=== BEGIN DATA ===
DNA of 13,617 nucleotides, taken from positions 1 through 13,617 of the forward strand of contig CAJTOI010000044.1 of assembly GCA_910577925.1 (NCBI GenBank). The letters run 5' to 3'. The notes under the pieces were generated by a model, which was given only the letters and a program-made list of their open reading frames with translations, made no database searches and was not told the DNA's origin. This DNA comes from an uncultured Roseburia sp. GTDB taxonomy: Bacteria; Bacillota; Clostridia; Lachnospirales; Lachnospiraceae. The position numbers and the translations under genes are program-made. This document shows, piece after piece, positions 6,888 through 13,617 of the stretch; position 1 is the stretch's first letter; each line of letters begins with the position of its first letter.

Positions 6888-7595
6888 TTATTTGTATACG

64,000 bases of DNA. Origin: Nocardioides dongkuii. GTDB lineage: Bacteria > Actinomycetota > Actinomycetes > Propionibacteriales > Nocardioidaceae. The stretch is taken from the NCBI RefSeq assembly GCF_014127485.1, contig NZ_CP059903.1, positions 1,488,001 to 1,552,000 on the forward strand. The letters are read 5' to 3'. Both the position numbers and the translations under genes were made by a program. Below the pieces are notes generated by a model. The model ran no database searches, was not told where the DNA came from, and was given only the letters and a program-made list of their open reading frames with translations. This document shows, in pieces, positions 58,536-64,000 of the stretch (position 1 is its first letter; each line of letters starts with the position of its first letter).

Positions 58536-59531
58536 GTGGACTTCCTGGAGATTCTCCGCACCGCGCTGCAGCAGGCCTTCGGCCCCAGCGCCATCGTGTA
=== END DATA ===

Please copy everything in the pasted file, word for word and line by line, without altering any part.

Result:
DNA of 13,617 nucleotides, taken from positions 1 through 13,617 of the forward strand of contig CAJTOI010000044.1 of assembly GCA_910577925.1 (NCBI GenBank). The letters run 5' to 3'. The notes under the pieces were generated by a model, which was given only the letters and a program-made list of their open reading frames with translations, made no database searches and was not told the DNA's origin. This DNA comes from an uncultured Roseburia sp. GTDB taxonomy: Bacteria; Bacillota; Clostridia; Lachnospirales; Lachnospiraceae. The position numbers and the translations under genes are program-made. This document shows, piece after piece, positions 6,888 through 13,617 of the stretch; position 1 is the stretch's first letter; each line of letters begins with the position of its first letter.

Positions 6888-7595
6888 TTATTTGTATACG

64,000 bases of DNA. Origin: Nocardioides dongkuii. GTDB lineage: Bacteria > Actinomycetota > Actinomycetes > Propionibacteriales > Nocardioidaceae. The stretch is taken from the NCBI RefSeq assembly GCF_014127485.1, contig NZ_CP059903.1, positions 1,488,001 to 1,552,000 on the forward strand. The letters are read 5' to 3'. Both the position numbers and the translations under genes were made by a program. Below the pieces are notes generated by a model. The model ran no database searches, was not told where the DNA came from, and was given only the letters and a program-made list of their open reading frames with translations. This document shows, in pieces, positions 58,536-64,000 of the stretch (position 1 is its first letter; each line of letters starts with the position of its first letter).

Positions 58536-59531
58536 GTGGACTTCCTGGAGATTCTCCGCACCGCGCTGCAGCAGGCCTTCGGCCCCAGCGCCATCGTGTA